I grew up in New Orleans. As a chemical engineering student at Tulane University, I worked and studied in the local environment, particularly the wetlands, marshes and swamps. I saw then that the wetlands were the beating heart of the region. The coastal waters support a multibillion-dollar fishing industry that is a way of life for many families and communities. The rich sediment and marsh grasses help filter pollution and provide the home for a priceless and delicate ecosystem. And the abundant vegetation growing above the surface helps buffer storm surges during hurricanes -- a vital function whose importance was all too apparent after Hurricane Katrina.
My mother was still living in New Orleans when Katrina struck. I happened to be visiting her at the time, and drove her to safety. But her house -- the house where I grew up -- was destroyed by the flooding. After the storm, she and many other Gulf residents learned that the flooding had been made worse because the marshes and wetlands had been destabilized by navigation channels, covered over by levee construction, and most damagingly, cut away for the placement of oil and gas lines.
Today my mother can make as compelling an argument for wetlands protection as any wetlands expert I've ever met -- and in my line of work, I've met quite a few. She can tell you that every year almost 40 miles of wetlands outside New Orleans disappear. We're losing them at the rate of an entire football field every 30 minutes. She can also tell you about the people hit hardest by this environmental degradation. Not just the people whose homes were flooded in the storms, but the local tribes and families whose lands are disappearing. They are finding it harder and harder to fish, trap, or catch the shrimp and shellfish that make up a major part of the local economy, and many of them are moving away.
In the years since Katrina, the EPA has made it a priority to better protect our nation's vulnerable wetlands and coastal communities. Through grant programs, we've helped to strengthen state and tribal restoration efforts and built partnerships between government, local groups and landowners. From restoring the Gulf's New Cut Barrier Island and protecting Lake Borgne's shoreline to creating the Bayou DuPont and Whiskey Island Back Barrier marshes, we've helped by investing more than $95 million in restoring and protecting the Gulf's shores and wetlands.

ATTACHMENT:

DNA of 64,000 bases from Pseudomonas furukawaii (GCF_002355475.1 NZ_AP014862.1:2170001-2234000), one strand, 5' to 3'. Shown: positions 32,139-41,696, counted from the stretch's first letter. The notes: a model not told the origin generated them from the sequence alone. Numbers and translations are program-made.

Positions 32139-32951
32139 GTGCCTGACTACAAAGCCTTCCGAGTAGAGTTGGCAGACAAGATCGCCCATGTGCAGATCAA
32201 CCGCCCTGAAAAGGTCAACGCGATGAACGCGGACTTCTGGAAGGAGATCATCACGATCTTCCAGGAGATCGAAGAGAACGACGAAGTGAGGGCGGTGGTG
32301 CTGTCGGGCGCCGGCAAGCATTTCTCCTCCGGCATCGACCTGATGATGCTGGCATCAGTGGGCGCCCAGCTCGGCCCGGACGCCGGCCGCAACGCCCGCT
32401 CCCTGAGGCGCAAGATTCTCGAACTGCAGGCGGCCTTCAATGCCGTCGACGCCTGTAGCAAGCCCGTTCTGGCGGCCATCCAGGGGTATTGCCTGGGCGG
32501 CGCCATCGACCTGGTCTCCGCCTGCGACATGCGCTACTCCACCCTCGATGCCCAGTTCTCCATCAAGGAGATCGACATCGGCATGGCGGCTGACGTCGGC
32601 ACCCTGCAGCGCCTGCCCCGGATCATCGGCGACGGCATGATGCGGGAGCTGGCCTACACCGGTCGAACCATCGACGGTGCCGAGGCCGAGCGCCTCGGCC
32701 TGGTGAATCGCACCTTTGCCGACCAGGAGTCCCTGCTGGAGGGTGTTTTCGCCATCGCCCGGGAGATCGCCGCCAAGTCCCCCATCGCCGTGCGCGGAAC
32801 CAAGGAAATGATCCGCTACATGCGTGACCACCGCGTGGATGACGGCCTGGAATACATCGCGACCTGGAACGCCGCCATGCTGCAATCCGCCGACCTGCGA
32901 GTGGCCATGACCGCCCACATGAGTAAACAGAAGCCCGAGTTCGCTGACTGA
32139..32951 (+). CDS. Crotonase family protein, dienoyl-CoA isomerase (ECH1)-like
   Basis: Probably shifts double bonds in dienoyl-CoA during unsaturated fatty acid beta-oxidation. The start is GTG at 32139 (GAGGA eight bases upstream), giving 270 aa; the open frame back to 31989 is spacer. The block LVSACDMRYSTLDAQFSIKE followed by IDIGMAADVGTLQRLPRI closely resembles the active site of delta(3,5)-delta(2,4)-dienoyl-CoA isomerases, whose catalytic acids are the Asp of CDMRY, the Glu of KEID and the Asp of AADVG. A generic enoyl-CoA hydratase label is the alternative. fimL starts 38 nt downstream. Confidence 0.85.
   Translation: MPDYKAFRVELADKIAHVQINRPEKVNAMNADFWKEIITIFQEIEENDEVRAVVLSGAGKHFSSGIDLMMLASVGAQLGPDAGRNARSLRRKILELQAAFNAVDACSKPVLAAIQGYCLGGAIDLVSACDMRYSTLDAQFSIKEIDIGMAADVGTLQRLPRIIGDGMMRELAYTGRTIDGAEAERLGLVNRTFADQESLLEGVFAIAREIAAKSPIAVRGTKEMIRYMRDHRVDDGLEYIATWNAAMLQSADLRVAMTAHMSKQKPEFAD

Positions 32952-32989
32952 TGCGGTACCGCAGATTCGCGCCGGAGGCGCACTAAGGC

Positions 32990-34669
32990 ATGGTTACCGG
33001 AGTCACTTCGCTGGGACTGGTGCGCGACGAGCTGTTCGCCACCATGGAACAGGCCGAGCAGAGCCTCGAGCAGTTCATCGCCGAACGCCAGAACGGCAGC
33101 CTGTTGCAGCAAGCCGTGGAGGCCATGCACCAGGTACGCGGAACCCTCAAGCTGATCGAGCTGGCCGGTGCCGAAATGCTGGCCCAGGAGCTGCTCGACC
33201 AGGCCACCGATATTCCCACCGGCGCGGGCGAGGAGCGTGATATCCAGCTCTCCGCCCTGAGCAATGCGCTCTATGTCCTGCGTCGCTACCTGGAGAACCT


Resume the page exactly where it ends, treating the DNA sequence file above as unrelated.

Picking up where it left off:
While a clear priority for the EPA, this issue has also become a top priority for President Obama. In March, the administration released a roadmap for restoring the Gulf -- outlining our work to build a better, more sustainable future for the region. Unfortunately, shortly after the release of the plan, yet another tragedy struck: the Deepwater BP oil spill.
Having learned valuable lessons from the aftermath of Hurricane Katrina, we stepped up to defend the coastal communities and the wetlands that shield them from storms and oil alike. We mobilized in every way possible, from extensive skimming, booming and burning efforts, to dispersing the oil and speeding its degradation offshore, before it affected fragile wetlands.
Five years after Hurricane Katrina, this administration remains committed to ensuring the vitality of the Gulf Coast, the prosperity of its economy and the health of its residents. Our work continues today, and will carry on until the area is back on the path to prosperity. One of the valuable lessons we've learned is that building safe, healthy communities means rebuilding and revitalizing the wetlands that are at the heart of the Gulf Coast.
Lisa P. Jackson is the Administrator of the Environmental Protection Agency
Read more from the Hurricane Katrina: 5 Years of Remembering & Rebuilding series.